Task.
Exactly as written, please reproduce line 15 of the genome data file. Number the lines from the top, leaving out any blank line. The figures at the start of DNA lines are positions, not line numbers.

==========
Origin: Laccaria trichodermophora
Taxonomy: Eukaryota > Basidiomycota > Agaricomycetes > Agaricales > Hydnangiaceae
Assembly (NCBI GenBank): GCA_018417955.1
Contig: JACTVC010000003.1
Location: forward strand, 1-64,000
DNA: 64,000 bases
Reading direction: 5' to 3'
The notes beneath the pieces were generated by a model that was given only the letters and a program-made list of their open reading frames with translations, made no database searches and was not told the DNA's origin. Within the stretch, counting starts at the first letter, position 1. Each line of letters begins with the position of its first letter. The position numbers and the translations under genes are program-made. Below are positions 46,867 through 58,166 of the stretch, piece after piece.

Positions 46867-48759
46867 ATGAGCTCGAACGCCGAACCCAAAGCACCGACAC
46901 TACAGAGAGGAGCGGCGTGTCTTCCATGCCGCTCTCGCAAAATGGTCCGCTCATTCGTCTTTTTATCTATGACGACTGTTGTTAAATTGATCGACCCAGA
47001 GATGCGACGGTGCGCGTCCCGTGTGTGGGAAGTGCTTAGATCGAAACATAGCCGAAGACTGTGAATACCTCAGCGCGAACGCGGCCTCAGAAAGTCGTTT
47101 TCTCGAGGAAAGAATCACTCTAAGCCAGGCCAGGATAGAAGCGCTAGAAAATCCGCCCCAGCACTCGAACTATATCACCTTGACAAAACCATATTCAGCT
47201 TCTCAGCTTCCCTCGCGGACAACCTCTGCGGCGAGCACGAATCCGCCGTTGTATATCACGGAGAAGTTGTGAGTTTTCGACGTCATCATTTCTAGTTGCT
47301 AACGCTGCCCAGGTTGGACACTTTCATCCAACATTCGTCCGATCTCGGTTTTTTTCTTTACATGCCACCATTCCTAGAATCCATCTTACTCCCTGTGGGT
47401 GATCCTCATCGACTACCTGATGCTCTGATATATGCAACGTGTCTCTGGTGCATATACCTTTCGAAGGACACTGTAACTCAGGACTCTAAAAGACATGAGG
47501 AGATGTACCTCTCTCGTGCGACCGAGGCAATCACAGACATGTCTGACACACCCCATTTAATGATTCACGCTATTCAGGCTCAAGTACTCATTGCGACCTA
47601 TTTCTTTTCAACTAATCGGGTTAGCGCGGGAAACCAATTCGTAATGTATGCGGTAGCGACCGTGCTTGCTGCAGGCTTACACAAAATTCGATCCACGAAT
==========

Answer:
47301 AACGCTGCCCAGGTTGGACACTTTCATCCAACATTCGTCCGATCTCGGTTTTTTTCTTTACATGCCACCATTCCTAGAATCCATCTTACTCCCTGTGGGT